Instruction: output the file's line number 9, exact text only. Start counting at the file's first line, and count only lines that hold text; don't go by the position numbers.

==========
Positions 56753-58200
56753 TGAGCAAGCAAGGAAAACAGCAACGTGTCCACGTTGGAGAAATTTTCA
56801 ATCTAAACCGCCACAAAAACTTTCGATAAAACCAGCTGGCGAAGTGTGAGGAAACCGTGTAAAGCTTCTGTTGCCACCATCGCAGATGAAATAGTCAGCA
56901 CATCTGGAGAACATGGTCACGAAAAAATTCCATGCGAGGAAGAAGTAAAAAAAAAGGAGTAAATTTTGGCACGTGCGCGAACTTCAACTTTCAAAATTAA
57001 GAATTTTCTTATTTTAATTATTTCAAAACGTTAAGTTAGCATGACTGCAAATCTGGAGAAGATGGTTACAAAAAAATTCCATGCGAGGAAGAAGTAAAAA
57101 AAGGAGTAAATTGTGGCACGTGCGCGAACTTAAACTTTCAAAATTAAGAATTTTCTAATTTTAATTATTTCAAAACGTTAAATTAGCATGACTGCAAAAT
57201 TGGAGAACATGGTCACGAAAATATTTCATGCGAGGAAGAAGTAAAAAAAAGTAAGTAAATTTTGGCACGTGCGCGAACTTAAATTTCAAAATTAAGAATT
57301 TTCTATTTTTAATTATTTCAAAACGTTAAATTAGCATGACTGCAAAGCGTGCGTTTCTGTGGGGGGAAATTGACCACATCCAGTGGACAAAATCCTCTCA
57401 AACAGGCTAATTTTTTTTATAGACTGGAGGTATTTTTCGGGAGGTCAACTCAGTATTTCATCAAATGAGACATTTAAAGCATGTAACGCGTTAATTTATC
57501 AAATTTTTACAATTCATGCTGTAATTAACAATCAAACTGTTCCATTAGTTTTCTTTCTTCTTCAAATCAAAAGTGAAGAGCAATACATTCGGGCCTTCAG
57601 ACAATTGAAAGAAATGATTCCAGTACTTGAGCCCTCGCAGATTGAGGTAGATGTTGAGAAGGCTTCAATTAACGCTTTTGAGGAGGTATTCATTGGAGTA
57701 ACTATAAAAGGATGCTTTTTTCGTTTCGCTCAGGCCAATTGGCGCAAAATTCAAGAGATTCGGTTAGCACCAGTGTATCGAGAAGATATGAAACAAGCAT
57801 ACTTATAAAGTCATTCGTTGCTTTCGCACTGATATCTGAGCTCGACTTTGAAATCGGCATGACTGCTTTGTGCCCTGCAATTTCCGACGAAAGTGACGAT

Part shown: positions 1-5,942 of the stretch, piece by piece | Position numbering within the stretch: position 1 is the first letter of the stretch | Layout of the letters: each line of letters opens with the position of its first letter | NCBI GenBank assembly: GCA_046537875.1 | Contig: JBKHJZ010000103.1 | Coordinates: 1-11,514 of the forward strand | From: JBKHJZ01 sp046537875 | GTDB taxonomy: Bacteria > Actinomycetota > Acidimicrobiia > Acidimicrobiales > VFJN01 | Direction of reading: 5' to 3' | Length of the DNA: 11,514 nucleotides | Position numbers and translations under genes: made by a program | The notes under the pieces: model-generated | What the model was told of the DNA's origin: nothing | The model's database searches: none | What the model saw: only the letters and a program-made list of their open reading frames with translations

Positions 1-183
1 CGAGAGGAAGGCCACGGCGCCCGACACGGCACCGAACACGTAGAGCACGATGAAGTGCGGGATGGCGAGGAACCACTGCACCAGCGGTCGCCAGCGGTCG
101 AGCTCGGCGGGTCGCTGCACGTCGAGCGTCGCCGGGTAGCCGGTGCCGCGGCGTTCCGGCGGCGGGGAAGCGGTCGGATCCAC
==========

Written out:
57401 AACAGGCTAATTTTTTTTATAGACTGGAGGTATTTTTCGGGAGGTCAACTCAGTATTTCATCAAATGAGACATTTAAAGCATGTAACGCGTTAATTTATC